Dear Wine Wizard,
I came back from Australia six months ago and was fortunate enough to visit the Hunter Valley. I brought back some wine and among the bottles was a Chardonnay/Verdelho blend that I had sampled and enjoyed. I opened it the other day and was again amazed at how good it was. Well, to make a long story short, I have now got it into my head that I want to make this blend for my next year’s white wine. The problem I seem to be having is that the Verdelho grape appears to be grown only in Portugal and Australia, instead of in Washington state where I am located. I am just stumped as to where to go next as to inquire if anyone in the nearby vineyards (in either Oregon or anywhere in Washington) grows this varietal. I’m willing to do quite a bit of work and pay handsomely to begin to get the grapes, I just don’t know where to get the contact information that I need.
Wine Wizard Replies: Congratulations on falling in love with a new grape varietal! I would think that someone in your great state would be experimenting with Verdelho, perhaps best known, as you mention, in Australia and Portugal. It’s very famous on the island of Madeira (off the shore of Portugal), where its green, oblong and characteristically hard berries are much-used in fortified winemaking. The Verdelho wines of Australia, on the other hand, are often made into crisp table wines.
So where, oh where, to lay your hands on some Verdelho here in the United States? I think you’re on the right track with checking out nearby vineyards and getting in touch with vintners in Washington and Oregon. Below are some suggestions that ought to help. Do be aware that as many of these contacts are in the commercial grape industry (and as such are used to dealing in volumes of 10 tons or more), you may have a tough time finding someone willing to take you seriously on a home winemaker’s scale. Hopefully you’ll find a small vineyard owner or grower in your area that can help you out! Best of luck!
Contact a local trade association or Winery/Grower group to see if they know of anyone that might have Verdelho for sale:
- Enology Society of the Pacific Northwest/Seattle Wine Society
- Washington Association of Wine Grape Growers
- Northwest Berry and Grape Information Network
- Washington State Grape Society
- Washington Wine Commission
- Yakima Valley Winery Association
Also, local farm advisors or university extension professionals will have leads:
- Washington State University Viticulture Extension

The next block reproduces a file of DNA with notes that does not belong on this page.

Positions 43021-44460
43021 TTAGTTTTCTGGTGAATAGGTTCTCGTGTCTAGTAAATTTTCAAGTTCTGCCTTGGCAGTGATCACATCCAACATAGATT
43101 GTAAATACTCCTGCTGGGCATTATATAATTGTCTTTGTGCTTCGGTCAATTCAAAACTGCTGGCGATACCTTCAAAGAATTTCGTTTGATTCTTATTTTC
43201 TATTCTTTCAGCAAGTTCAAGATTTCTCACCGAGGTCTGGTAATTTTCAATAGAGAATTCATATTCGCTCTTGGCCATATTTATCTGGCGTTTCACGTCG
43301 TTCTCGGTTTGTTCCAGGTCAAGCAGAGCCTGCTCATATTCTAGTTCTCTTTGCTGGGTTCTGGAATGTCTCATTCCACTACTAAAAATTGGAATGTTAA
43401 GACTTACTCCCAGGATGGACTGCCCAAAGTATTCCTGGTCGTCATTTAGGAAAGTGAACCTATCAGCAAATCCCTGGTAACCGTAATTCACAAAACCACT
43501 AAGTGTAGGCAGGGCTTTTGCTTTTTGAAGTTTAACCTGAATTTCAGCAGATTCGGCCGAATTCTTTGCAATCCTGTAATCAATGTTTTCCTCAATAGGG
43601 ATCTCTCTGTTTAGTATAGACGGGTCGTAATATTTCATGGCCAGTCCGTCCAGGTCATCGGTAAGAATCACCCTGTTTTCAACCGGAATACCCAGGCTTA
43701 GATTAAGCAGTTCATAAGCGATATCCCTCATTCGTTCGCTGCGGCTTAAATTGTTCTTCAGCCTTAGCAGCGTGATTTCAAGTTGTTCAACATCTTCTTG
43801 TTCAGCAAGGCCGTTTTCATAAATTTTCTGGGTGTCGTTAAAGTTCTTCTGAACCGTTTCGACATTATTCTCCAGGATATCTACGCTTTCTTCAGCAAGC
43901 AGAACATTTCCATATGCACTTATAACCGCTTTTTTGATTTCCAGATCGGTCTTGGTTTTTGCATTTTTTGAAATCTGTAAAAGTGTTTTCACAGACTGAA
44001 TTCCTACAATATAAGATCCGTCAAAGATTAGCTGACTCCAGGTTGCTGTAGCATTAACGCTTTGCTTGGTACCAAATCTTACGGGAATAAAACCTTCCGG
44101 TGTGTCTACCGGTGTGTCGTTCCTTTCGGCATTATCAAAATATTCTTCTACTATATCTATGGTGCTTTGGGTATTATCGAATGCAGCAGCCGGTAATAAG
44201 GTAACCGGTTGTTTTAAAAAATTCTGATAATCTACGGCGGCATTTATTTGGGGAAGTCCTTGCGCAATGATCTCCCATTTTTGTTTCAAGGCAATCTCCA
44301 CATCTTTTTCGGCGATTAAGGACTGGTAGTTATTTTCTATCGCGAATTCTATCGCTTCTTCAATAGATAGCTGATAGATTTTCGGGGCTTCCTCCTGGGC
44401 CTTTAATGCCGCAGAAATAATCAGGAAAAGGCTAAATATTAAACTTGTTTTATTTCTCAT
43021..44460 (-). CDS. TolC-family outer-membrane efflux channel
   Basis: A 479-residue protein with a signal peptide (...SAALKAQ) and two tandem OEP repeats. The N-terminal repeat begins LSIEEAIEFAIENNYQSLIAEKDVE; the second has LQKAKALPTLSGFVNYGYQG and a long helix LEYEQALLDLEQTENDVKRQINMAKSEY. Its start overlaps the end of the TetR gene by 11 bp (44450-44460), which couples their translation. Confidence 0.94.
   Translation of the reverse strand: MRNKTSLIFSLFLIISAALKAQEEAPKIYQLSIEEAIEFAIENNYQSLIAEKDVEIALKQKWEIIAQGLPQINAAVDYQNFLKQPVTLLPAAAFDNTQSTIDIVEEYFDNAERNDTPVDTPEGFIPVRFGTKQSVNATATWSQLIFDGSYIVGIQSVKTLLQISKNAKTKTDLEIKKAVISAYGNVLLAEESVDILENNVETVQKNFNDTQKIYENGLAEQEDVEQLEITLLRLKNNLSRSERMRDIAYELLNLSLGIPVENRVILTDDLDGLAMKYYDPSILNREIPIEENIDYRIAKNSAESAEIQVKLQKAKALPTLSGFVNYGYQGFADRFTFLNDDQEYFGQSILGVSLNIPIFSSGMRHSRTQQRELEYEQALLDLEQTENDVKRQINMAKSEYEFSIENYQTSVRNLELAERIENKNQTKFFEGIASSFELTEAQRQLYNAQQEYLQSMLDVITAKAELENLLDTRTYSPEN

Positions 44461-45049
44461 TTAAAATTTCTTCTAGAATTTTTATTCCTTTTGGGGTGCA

- Oregon State Viticultural Extension
Dear Wine Wizard,
I just came across an old grape press hardly used (from the 1950 era I think). I have two questions: Firstly, what would be a good way to clean and sanitize the wood slats or even the whole press before I put it to use? A fellow winemaker suggested a power washer or a steamer. Secondly, the original owner put copper on the bottom where the juice flows into and then out of the chute to the pail. Will the copper cause an off-flavor to the wine for the short time it comes into contact with the juice?
Wine Wizard Replies: The Wine Wiz would first examine the press (especially the pressure-bearing bits, like the wooden side slats, the floor and any metal joiners) for wear and tear to make sure that, being so old, it truly is up to the task! Old equipment can be fun to look at as well as use but sometimes the old parts are just, well, old. Wood rots, metal rusts and sometimes parts fall off or are lost . . . it’s no fun to load up a ton press with fermented must just to find that the little screw thingy that holds the pneumatic handle on is missing!
So if you’ve examined it and all looks good to go, I do first recommend a chemical-free go-over with a pressure-washer or steam cleaner. It’s a great way to blast off stubborn layers of dirt, old grape matter, and any other kind of random ick. I love pressure washers. Using them to clean cellar floors, tanks or most anything for that matter is so satisfying, seeing clean strips of concrete emerge from under layers of floor gunk . . . but I digress.
Once things are clean to your satisfaction using a pressure-washer, it’s time to get into the nooks and crannies with an old toothbrush or other similar device. Make sure you really get into the cracks and crevices to get any material out and to rinse well with water afterwards. If you have stubborn soil, tartrate crystals or other schmutz still adhering to the press, you could certainly use a strong soda ash and water solution to help dissolve it. Just follow with a citric acid and water rinse, followed by a fresh water rinse, before allowing to dry for storage. Be careful to keep your freshly-clean press in a dry, cool and preferably shaded place as wood molds easily . . . but also gets bleached in the sun too!
As far as the copper spout goes, I wouldn’t worry too much about it as your wine will be passing over it quickly and it’s unlikely to add high amounts of copper to your wine. As an aside, copper fittings were (and in some cases still are) used in winemaking as a way of treating wine for “reductive” or rotten-egg aromas (hydrogen sulfide). The copper reacts with the stinky sulfur compounds and causes them to lose most of their disagreeable smell and fall out of solution. I’ve sometimes used a copper wire screen in my pump over tank when I’ve had a stinky fermentation to great success. A general guideline for avoiding over-leaching copper (which can be toxic to humans at high levels) into your wine is to prevent your wine from being in contact with any copper fittings for more than an hour (especially if you are working with a highly acidic variety). It’s not a good idea, say, to let your pressed grapes drain slowly overnight, as some thrifty winemakers I know do to squeeze out every last drop. If having a copper spout at the bottom of the press worries you, feel free to change it out or modify it if possible. Happy pressing!